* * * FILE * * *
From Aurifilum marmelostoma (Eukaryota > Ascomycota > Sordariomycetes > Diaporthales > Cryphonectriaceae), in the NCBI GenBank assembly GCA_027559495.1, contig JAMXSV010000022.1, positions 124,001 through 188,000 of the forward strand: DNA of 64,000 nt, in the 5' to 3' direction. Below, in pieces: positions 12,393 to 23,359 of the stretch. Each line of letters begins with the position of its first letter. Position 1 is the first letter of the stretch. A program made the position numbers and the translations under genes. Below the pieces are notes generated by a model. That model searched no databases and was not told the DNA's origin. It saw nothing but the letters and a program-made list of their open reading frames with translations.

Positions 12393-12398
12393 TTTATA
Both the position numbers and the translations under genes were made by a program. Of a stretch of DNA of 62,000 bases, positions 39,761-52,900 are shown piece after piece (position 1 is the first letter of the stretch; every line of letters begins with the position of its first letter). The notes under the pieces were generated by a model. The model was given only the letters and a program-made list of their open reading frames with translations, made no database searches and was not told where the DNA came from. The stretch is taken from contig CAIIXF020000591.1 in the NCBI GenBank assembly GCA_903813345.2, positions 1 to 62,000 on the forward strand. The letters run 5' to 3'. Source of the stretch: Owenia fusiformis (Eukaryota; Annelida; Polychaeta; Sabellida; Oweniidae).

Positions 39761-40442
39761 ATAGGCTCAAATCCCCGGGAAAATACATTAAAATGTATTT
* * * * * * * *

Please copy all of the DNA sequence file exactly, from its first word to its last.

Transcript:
From Aurifilum marmelostoma (Eukaryota > Ascomycota > Sordariomycetes > Diaporthales > Cryphonectriaceae), in the NCBI GenBank assembly GCA_027559495.1, contig JAMXSV010000022.1, positions 124,001 through 188,000 of the forward strand: DNA of 64,000 nt, in the 5' to 3' direction. Below, in pieces: positions 12,393 to 23,359 of the stretch. Each line of letters begins with the position of its first letter. Position 1 is the first letter of the stretch. A program made the position numbers and the translations under genes. Below the pieces are notes generated by a model. That model searched no databases and was not told the DNA's origin. It saw nothing but the letters and a program-made list of their open reading frames with translations.

Positions 12393-12398
12393 TTTATA
Both the position numbers and the translations under genes were made by a program. Of a stretch of DNA of 62,000 bases, positions 39,761-52,900 are shown piece after piece (position 1 is the first letter of the stretch; every line of letters begins with the position of its first letter). The notes under the pieces were generated by a model. The model was given only the letters and a program-made list of their open reading frames with translations, made no database searches and was not told where the DNA came from. The stretch is taken from contig CAIIXF020000591.1 in the NCBI GenBank assembly GCA_903813345.2, positions 1 to 62,000 on the forward strand. The letters run 5' to 3'. Source of the stretch: Owenia fusiformis (Eukaryota; Annelida; Polychaeta; Sabellida; Oweniidae).

Positions 39761-40442
39761 ATAGGCTCAAATCCCCGGGAAAATACATTAAAATGTATTT